She admits with discomfort, “So I take phosphates or phosphites-whichever it is, and tonics, and journeys, and airs, and exercise, and am absolutely forbidden to “work” until I am well again”(Gilman 956). Although she would know if she was sick and what would make her feel better more than anyone else, she is forced to go along with her husband’s elaborate plan for her path to recovery. “Every time the narrator speaks, she is interrupted and contradicted until she begins to interrupt and contradict herself” (Ford). Although the narrator is a woman, she has a male discourse because her husband speaks for her. The story teller does not like her room and desires to stay in one downstairs that opens o... ... middle of paper ... ...l. Men thought they knew what was best, and ignored the desires of the women.
Women were sort of in an “imprisonment” controlled by all men. In “The Yellow Wallpaper,” Jane, the main character, is a woman suffering from postpartum. Jane’s husband is a Physician who thinks there is nothing wrong with her and because of the time period Jane could not get through to her husband that there really was something wrong with her. “John laughs at me, of course, but one expects that in marriage” (Gilman). John was putting a mental strain on Jane by isolating her and thinking that there is nothing wrong with her.
Her environment feels to her very much like a prison with her husband merely pushing aside her feelings of distaste, believing that giving in and listening to her desires will only worsen her condition. When the narrator wishes for the walls to be fixed, her husband refuses, stating “nothing was worse for a nervous patient than to give way to such fancies. After the wall-paper was changed it would be the heavy bedstead, and then the barred windows, and then that gate at the head of the stairs, and so on” (Gilman 3). The narrator feels entrapped by the house’s bars and gates, but her husband in no way gives her feelings consideration and he refuses to change her environment, therefore keeping her imprisoned within the house, the gilded cage, and her mind. Although the house illustrates feminist views a great deal, the greatest setting to emphasize those views is the wallpaper in the bedroom; “At night in any kind of light, in twilight, candlelight, lamplight, and worst of all by moonlight, it becomes bars!” (Gilman 7).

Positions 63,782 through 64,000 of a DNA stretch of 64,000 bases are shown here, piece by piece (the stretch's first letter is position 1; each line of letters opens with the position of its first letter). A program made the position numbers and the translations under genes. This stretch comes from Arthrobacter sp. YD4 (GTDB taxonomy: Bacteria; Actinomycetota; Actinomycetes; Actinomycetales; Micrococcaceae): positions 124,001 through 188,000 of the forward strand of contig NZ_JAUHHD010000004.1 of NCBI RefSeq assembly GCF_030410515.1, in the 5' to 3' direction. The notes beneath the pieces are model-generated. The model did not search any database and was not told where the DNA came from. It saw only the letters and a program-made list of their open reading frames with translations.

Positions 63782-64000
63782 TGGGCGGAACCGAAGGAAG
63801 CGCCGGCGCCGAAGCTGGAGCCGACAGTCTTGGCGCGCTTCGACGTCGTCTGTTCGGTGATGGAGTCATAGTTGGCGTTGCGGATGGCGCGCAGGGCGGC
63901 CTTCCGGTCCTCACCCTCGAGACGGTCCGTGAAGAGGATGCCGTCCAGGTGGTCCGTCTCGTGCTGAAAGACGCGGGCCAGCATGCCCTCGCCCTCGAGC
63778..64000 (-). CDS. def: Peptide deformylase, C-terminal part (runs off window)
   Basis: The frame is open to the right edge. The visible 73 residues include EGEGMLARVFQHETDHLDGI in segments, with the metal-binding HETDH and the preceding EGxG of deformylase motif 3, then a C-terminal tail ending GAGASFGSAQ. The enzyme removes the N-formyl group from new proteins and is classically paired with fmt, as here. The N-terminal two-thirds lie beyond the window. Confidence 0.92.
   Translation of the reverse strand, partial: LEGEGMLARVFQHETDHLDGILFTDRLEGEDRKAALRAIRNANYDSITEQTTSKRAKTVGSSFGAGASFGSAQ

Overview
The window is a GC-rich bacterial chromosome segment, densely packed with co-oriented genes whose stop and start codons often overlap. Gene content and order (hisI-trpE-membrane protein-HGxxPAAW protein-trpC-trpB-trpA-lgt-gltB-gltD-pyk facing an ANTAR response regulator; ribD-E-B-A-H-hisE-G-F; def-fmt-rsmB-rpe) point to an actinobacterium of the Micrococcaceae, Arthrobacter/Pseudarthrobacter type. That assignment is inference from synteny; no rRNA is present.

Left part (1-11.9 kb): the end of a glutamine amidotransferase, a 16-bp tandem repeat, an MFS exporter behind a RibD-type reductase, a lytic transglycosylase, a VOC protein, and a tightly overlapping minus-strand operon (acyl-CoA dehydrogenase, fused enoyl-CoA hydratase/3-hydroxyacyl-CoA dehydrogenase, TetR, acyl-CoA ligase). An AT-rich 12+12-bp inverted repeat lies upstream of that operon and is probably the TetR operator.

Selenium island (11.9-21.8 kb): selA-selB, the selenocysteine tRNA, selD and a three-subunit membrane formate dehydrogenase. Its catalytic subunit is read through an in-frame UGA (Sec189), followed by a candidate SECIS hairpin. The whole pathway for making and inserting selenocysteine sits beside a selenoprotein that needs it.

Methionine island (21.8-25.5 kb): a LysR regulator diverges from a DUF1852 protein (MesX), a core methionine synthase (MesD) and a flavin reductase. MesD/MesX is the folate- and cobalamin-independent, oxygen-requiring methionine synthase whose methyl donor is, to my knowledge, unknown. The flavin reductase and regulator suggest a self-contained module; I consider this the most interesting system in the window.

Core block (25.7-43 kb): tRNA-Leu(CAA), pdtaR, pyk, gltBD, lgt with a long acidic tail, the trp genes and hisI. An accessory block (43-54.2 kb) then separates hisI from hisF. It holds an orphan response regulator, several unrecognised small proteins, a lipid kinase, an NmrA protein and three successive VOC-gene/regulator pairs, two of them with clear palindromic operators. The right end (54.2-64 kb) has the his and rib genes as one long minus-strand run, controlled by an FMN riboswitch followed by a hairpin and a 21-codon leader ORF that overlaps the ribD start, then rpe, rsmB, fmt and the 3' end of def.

A Critical Analysis of The Yellow Wallpaper by Charlotte Perkins Gilman 'The Yellow Wallpaper' written by Charlotte Perkins Gilman is a riveting story of a dejected woman locked away as if she were insane. Her passion is to write and by doing so we are able to follow her on a journey in which she is victimized by those closest to her. The significance of the story is tremendous as it delves into the underlying issues of 'a woman's place' and feminism in the 19th century. The story not only gave an insight into the public perception of mental illness but it later caused a famous psychiatrist, Silas Weir Mitchell to alter his treatment of neurasthema. As the story begins, the woman-whose name we never learn-tells of her depression and how it is dismissed by her husband and brother who are both medical practitioners.
In Charlotte Perkins Gilman’s short story “The Yellow Wallpaper,” a woman who suffers severe depression identifies the suppressive influences of society upon women in the exemplification of a woman being strangled by the domestic patterns of society behind yellow wallpaper. Readers witness the woman undergo various changes from being a compliant woman who obeys her husband, to a woman who breaks free from the chains of societal norms, which include being the submissive sex in matrimony. At first the woman seems to be living in a fantasy as she characterizes her husband and caretaker as kind and concerned with her well being, when in reality they are suppressive and limiting. To begin with, the woman of the story explains how, “[her husband was] very careful and loving, and hardly lets [her] stir without special direction” (Gilman 239). This quote shows the woman’s inconsistency with reality as she does not recognize that her husband had brought her to an asylum in order to “cure” her illness.